School employee indicted in Steubenville rape case

STEUBENVILLE – An employee in the school district where two Ohio high school football players were convicted of raping a 16-year-old girl was charged Monday with interfering with a criminal matter, the first charges brought by a grand jury investigating whether other laws were broken in connection with the rape case.

Information technology employee William Rhinamin was arrested at his Mingo Junction home about 4:30 p.m. by Ohio Bureau of Criminal Investigation agents and then transported to the Jefferson County Jail.

The 53-year old Rhinamin is facing several charges including tampering with evidence, a third-degree felony; obstructing justice, a fifth-degree felony; obstructing official business, a second-degree misdemeanor; and perjury, a third-degree felony.

Ohio Attorney General Mike DeWine said Monday evening that Rhinamin was issued a no bond order and will remain in the county jail until his arraignment Wednesday afternoon in Jefferson County Common Pleas Court.

Two Steubenville High School students, Ma’Lik Richmond and Trent Mays, were convicted of rape earlier this year in connection with an incident in August 2012. Mays also was found delinquent of illegal use of a minor in nudity-oriented material for having a picture of the 16-year-old victim in an outgoing text message on his cell phone.

DeWine said the Monday the indictment naming Rhinamin “is the first indictment issued by the special grand jury reviewing whether additional crimes were committed regarding the Steubenville teen rape case.”

Summit County retired Judge Patricia Ann Cosgrove is expected to preside over the Wednesday afternoon arraignment.

Cosgrove was appointed by the Ohio Supreme Court to oversee the special grand jury investigating the case.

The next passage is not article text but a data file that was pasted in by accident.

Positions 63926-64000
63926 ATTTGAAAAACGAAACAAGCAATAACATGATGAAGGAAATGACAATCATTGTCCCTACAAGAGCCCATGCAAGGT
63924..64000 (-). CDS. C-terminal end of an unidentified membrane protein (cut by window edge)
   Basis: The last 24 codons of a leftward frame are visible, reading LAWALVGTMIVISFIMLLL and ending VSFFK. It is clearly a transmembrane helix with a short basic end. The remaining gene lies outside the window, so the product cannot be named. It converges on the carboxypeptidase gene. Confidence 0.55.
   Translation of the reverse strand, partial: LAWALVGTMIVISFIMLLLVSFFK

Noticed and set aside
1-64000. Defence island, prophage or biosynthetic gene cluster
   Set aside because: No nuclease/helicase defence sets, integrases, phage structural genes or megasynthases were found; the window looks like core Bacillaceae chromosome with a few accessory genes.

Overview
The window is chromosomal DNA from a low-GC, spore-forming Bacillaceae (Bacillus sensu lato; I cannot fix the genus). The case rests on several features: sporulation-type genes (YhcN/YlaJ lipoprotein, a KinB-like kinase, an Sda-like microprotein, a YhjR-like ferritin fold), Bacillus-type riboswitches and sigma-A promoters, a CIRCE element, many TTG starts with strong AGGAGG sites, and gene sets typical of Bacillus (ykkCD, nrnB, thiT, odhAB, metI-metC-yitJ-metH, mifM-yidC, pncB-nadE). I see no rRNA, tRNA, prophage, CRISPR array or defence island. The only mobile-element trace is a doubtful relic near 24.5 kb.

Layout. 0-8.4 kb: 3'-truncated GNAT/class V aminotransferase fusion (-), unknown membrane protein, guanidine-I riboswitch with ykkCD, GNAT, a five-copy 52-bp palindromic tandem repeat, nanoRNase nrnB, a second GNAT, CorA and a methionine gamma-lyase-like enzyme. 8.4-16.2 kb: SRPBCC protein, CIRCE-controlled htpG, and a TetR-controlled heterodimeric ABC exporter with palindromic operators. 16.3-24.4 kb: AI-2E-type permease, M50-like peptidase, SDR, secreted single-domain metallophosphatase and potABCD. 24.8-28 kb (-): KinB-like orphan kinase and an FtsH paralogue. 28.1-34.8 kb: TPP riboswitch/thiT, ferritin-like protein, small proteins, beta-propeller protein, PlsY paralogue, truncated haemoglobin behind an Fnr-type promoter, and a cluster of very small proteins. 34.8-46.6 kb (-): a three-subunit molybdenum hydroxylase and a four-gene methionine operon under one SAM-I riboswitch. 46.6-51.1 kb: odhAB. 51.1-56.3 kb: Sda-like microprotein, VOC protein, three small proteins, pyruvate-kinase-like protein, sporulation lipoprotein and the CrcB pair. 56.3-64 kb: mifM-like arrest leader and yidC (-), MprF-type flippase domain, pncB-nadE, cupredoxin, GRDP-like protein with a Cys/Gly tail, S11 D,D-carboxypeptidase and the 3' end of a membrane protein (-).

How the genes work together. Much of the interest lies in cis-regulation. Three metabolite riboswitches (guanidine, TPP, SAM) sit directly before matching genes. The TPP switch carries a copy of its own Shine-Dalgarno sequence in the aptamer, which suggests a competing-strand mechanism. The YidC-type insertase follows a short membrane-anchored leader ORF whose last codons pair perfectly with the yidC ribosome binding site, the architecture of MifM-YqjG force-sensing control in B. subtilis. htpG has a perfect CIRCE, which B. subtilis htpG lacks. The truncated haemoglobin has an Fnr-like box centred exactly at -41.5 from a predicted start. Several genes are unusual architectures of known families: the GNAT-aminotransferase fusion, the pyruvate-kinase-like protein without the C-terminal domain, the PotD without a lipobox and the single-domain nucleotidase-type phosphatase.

Steubenville City Schools Superintendent Michael McVey said Monday evening that he “was aware of the situation,” but declined additional comment.

The attorney general said the grand jury will continue to review evidence.

“The grand jury work is not done and the panel will continue to meet. Our goal is to find the truth. Some investigations take time and this investigation is ongoing,” DeWine said.

“I am not going to speculate on future indictments. That wouldn’t be fair. But the grand jury will continue meeting,” DeWine added.

The special grand jury has met 10 times since it was seated on April 15.

A chief issue before the 14-member panel is whether coaches, school administrators or other adults knew of the allegation but failed to report it as required by Ohio law.

DeWine announced the grand jury March 17, the same day a judge convicted two teens of raping the Weirton girl after an alcohol-fueled party following a football scrimmage in August 2012.

The grand jury has worked off and on since beginning work April 30. That day, investigators searched Steubenville High School and the local school board offices.

Investigators also searched Vestige Digital Investigations, a digital forensics storage company in Medina. The company’s connection to the case was unclear, and it has denied it’s the subject of a criminal investigation.